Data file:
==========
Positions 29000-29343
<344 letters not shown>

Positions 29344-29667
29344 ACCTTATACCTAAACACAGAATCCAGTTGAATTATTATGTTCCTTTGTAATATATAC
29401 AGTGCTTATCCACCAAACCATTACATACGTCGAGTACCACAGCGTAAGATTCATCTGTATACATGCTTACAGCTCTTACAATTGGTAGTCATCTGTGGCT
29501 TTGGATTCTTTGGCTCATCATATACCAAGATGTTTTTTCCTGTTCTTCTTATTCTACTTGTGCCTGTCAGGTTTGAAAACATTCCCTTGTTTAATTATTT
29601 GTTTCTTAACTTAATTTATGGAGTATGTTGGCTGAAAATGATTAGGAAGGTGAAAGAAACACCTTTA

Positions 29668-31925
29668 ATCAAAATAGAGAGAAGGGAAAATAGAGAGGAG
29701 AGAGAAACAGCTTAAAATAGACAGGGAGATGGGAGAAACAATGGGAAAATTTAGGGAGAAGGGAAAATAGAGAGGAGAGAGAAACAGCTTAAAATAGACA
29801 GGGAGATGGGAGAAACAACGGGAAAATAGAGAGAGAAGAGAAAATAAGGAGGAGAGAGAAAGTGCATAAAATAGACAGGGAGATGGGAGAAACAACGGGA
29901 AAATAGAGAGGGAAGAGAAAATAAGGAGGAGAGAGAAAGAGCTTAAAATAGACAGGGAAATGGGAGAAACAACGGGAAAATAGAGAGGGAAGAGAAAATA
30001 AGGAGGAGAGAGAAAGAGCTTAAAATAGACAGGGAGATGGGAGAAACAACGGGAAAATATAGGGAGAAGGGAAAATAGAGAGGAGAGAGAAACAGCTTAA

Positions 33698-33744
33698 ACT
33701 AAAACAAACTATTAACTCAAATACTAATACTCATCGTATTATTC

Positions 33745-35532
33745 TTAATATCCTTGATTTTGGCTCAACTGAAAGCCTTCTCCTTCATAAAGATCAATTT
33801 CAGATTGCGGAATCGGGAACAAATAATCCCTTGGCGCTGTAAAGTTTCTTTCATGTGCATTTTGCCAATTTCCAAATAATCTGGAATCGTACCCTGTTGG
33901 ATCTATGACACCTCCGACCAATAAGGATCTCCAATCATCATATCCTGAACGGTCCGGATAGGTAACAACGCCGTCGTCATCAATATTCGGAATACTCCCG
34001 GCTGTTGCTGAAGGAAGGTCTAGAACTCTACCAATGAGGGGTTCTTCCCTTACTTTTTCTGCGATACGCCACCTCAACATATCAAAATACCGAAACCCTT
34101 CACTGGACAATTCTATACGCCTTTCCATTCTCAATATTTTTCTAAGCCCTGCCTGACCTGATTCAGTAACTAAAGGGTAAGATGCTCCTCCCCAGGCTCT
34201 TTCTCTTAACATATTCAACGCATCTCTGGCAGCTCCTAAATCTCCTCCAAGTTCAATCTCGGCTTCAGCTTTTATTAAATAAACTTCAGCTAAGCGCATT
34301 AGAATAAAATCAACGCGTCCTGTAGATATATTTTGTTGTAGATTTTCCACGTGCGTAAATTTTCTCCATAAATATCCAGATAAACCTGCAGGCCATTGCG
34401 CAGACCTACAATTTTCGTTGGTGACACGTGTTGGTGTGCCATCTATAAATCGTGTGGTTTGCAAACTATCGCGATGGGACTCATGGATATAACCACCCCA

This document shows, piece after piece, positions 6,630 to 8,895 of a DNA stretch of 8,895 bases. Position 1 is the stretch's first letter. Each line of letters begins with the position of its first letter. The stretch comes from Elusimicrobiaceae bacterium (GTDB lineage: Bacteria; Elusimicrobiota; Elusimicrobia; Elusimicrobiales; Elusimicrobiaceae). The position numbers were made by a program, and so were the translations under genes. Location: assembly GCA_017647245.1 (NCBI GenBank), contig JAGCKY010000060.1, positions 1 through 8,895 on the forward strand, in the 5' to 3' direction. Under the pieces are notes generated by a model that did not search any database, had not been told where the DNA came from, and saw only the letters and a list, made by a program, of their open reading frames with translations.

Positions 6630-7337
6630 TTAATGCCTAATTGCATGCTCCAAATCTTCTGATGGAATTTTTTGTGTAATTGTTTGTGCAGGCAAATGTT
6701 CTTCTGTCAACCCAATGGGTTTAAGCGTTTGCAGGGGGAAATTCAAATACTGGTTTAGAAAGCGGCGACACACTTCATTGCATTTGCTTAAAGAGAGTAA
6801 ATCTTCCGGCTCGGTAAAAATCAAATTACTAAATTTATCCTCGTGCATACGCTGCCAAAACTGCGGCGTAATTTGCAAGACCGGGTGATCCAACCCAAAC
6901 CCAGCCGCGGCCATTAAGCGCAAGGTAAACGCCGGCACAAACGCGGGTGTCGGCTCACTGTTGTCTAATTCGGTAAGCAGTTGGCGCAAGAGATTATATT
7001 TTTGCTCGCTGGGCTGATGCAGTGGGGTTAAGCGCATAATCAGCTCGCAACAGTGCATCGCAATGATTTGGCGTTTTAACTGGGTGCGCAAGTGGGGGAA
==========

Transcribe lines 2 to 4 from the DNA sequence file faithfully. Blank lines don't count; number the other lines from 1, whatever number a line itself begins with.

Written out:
<344 letters not shown>

Positions 29344-29667
29344 ACCTTATACCTAAACACAGAATCCAGTTGAATTATTATGTTCCTTTGTAATATATAC